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How does LHN Thin provisioning handle disk defragmentation

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Kelvin Teck Chiew Yong
Occasional Visitor

How does LHN Thin provisioning handle disk defragmentation

Hi, NetApps claim that LHN thin provisioning will cause disk to be fragmented, and the defragmentation for LHN is not efficient. I could not find related documents that explain on defragmentation of disks for LHN. Please advise, thanks.
3 REPLIES
teledata
Respected Contributor

Re: How does LHN Thin provisioning handle disk defragmentation

Generally speaking disk fragmentation should not be a significant issue in a LeftHand topology.

Since your entire cluster is one large array, all disks are distributing I/O load for multiple iSCSI sessions, so the drives are already moving around "thrashing" to serve up multiple data streams, so weather the data is fragmented or sequential, the drive arms are still moving all over the place anyway. You are typically overcoming this by having more physical spindles to distribute the IO over more and more drives. So as your load increases, you add more modules.

I suspect you could show performance degredation from fragmentation if you compared single (read:dedicated) iSCSI session performing a large sequential data operation. AFAIK the Lefthand design is optimized more for random IO (than sequential/streaming IO) and you may see lower I/O due to the "fragmentation" for sequential/streaming type applications...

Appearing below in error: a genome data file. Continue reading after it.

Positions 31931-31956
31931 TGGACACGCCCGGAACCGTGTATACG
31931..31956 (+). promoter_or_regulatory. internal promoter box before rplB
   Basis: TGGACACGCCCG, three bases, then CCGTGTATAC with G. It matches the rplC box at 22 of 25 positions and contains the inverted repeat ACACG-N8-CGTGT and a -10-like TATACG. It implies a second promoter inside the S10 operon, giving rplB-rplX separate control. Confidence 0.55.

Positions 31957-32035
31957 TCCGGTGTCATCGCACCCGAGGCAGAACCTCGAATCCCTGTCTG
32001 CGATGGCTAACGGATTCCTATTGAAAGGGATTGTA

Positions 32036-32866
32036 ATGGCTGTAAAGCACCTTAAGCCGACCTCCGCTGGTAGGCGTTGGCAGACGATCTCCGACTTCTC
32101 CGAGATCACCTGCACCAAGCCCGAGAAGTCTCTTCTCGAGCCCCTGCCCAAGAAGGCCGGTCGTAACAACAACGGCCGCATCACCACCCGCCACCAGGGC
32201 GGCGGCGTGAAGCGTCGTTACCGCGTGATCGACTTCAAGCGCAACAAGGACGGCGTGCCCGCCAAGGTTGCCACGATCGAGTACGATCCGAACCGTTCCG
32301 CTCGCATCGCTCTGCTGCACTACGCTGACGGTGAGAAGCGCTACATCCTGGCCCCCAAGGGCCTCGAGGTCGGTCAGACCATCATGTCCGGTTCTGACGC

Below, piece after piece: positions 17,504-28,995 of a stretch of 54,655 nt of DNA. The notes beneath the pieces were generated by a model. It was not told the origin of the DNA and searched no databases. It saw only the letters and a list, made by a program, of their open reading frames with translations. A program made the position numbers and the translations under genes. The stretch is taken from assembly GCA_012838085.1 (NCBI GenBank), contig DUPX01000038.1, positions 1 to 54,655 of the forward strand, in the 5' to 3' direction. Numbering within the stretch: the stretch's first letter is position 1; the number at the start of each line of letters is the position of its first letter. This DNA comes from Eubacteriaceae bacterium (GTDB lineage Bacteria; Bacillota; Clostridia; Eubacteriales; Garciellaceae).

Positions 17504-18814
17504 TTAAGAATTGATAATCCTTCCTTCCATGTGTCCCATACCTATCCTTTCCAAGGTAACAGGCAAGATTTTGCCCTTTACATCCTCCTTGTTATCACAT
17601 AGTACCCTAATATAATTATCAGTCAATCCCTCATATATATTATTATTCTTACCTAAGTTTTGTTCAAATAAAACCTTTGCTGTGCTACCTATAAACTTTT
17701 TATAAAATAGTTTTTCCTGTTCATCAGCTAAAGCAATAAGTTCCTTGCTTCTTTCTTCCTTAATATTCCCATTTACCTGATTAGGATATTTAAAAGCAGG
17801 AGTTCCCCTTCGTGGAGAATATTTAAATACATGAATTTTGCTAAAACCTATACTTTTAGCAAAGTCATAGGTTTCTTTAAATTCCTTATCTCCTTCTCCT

I'd like to hear the answer to this from the HP/LeftHand engineers, as this is just my outside observations...
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Gauche
Trusted Contributor
Solution

Re: How does LHN Thin provisioning handle disk defragmentation

They'll say anything :)

The HP LeftHand P4000 Thin Provisioning does not have any negative effect on disk fragmentation. Either from a host / OS / File system perspective nor internal to the SAN itself.

Entirely separate from thin provisioning the LeftHand SANs use a method internally to lay out volumes sequentially in what we call "strides" for optimal performance. Additionally there is a background task that will optimize these "strides" *if* they could be laid out better as needed. This background process is only really needed if a SAN is very full, so has less options to lay out strides optimally in the first place.

All of this is done automatically by the system and needs no administrator input or intervention.
Adam C, LeftHand Product Manger
Mike Povall
Trusted Contributor

Re: How does LHN Thin provisioning handle disk defragmentation

The other thing to remember is that if you do create a thin provisioned volume DO NOT defragment the volume as this will have the effect of turning it into a fully provisioned volume.

Mike.